The Black Minutes
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The Black Minutes

3.6 of 5 stars 3.60  ·  rating details  ·  260 ratings  ·  56 reviews
When a young journalist named Bernardo Blanco is killed in the fictional Mexican port city of Paracuán, investigation into his murder reveals missing links in a disturbing multiple homicide case from twenty years earlier. As police officer Ramón “el Macetón” Cabrera discovers, Blanco had been writing a book about a 1970s case dealing with the murder of several young school...more
Paperback, 436 pages
Published May 1st 2010 by Grove Press, Black Cat (first published August 30th 2006)
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Natalie Hamilton
Enjoyable read but Solares breaks a few cardinal rules of detective/police procedural fiction that undermine the quality of the story, particularly as it relates to the perpetrator of the crimes. I was drawn to the book by reviews indicating magical realism or surrealism, but those reviewers clearly don't understand the generic distinctions. There are some unusual (and rather marvellous) passages, but each of them is explained away as a dream or dream state, which eliminates any magical realist...more
Masquerading as a crime novel, Martín Solares' The Black Minutes is actually a fine piece of literature . The novel is set in a northern Mexico port city that is riddled with narcotraficos, police corruption and some sketchy Americans whose businesses dominate the local economy. The story begins when a young reporter is found murdered, and one of the local detectives is sent out to investigate. Over time, he finds links to some unsolved crimes, the kidnapping and murder of small girls in the 197...more
Jeff Scott

“…everyone has five black minutes…”

And so begins one of the better detective noir stories out there. While reading, I am constantly reminded of the classics of noir fiction like Dashiell Hammett’s Red Harvest, one honest detective in a crooked town. Corruption is rampant and obvious, but who is willing to take the risk to put a stop to it. However, in Solares’ case, you get a little Latin American Surrealism with your detective noir. It’s a light version, but for those expecting a straightforwar...more
Gabriel Oak
A surreal, postmodern novel masquerading as a police procedural, Solares's book tells the story of two different police investigations in the fictional Mexican town of Paracuán, Tamaulipas. In the first, a none-too-bright detective is assigned to pursue the killer of a young journalist. His story is interrupted when someone tries to kill him, and the novel rewinds twenty years to recount the story of a previous police detective pursuing a serial killer in the same town. The two storylines come...more
THIS IS FABULOUS!!! Highly recommended!!!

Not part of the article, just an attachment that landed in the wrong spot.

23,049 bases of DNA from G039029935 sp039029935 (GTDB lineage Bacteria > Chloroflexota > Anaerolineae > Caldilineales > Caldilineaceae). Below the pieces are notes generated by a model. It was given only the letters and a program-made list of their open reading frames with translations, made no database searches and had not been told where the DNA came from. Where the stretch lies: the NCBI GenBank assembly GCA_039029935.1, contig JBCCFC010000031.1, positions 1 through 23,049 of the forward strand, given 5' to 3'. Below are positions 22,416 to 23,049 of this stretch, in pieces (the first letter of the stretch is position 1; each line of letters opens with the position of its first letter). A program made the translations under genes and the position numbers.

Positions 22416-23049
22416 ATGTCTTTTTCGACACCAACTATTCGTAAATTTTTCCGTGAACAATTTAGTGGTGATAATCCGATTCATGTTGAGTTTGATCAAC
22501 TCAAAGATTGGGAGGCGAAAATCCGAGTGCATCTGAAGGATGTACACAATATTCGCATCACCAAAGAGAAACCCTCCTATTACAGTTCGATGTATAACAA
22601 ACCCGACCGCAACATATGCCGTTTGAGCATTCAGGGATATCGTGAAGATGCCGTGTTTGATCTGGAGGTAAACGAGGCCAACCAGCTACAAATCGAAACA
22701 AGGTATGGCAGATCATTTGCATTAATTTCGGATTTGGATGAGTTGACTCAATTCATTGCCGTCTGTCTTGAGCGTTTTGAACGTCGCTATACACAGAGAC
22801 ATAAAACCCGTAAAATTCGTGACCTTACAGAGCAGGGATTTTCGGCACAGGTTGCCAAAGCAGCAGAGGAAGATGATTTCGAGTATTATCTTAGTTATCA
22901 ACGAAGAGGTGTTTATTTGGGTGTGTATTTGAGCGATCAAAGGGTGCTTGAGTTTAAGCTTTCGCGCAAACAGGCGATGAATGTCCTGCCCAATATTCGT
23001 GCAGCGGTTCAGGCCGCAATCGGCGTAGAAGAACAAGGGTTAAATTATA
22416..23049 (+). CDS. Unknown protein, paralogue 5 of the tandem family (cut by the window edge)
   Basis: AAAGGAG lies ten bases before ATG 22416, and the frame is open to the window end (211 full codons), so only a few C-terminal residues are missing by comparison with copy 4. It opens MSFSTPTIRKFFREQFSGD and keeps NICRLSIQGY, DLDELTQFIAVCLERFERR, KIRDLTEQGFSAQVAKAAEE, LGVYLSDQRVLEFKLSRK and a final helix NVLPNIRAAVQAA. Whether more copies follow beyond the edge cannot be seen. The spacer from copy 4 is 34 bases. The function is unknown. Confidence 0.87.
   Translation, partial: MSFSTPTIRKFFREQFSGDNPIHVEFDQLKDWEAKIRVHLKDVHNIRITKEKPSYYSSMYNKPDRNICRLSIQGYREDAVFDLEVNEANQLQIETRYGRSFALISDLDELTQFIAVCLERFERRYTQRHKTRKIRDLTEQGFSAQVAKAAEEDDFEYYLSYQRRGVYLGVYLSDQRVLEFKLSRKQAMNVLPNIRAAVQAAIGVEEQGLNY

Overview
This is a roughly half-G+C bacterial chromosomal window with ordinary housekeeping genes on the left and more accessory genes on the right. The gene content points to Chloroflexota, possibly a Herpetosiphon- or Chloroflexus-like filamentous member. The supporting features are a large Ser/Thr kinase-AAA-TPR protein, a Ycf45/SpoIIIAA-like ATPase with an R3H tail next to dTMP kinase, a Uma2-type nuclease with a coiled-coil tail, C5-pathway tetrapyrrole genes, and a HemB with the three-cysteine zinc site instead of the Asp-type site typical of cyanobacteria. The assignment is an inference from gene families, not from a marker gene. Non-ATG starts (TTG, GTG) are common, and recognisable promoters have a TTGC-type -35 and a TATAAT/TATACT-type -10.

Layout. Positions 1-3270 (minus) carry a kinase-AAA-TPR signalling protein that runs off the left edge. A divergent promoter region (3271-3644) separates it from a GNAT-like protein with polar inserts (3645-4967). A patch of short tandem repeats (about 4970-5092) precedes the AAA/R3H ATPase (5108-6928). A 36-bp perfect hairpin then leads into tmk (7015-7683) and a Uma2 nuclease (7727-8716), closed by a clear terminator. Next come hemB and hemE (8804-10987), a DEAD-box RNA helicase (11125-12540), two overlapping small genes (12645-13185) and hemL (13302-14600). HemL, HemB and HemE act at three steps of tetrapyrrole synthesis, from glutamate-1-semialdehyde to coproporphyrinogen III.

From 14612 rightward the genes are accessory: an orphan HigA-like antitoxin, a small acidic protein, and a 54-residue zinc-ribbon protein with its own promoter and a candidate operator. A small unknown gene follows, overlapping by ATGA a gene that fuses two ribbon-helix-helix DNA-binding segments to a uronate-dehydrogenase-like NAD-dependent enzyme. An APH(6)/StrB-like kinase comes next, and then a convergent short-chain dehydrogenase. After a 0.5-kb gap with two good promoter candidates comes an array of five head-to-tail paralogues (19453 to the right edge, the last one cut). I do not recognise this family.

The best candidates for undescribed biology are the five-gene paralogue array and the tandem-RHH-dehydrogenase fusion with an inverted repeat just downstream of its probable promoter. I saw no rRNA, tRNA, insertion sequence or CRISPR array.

Well, I had high hopes for this book. Perhaps that contributed to my disappointment.

All told, I think it is a valuable entry into international crime fiction because it incorporates some rather bold literary tools that are otherwise unfamiliar to the genre, not to mention it bills itself as Mexican Noir!

Despite its merits of ambition though, it fell flat in execution. It felt to me like the author was trying to be reminiscent of Bolano in 2666, but just did not have the talent...yet--I will sa...more
It's hard to believe that "The Black Minutes" is Martin Solares' first novel. Elevating the form of detective noir, he weaves an intriguing portrait of a small Mexican drilling community that is both romantic and horrific.
The novel is set in two time-periods. In present day, a journalist is murdered and investigator Ramon Cabrera uncovers his expose on the grisly deaths of several young girls twenty-years prior. The bulk of the book revolves around that story, in which we are introduced to a se...more
A novel with narratives that fracture off into different narrators once in a while, with sometimes heavily stylized voices, okay that's fine. Detective novel with procedural passages, uniquely Mexican flavour to the Police organization, specific historical critique of said Police, all okay too.

It's just the narrative voices (apart from the two main characters Cabrera and Rangel) all sound the same, periphery characters are sketched and given very little detail, thought processes and motivations...more
Monica Carter
The article was by a new columnist, Johnny Guerrero, a guy from Chihuahua. Rangel didn't like his style. From the first day, he was writing articles attacking the chief, like he was on the mayor's payroll. He interspersed his opinion with the facts and he exaggerated things, but more that that he seasoned his writing with flowery words: he made a bum into a derelict, a prostitute into a strumpet. For him, an autopsy was the legal necropsy and he wrote mean-spirited captions under the photos: Th
The Black Minutes is a detective/crime novel set in a fictional Mexican town which unfolds in a unique fashion in that it is told from multiple perspectives. While the format lends some interest to the proceedings it is also a drawback in that the voices of the main characters blend and the voices of the secondary characters add little overall. The story is interesting enough - the current day murder of a journalist opens up a decades old investigation into a series of gruesome child murders - h...more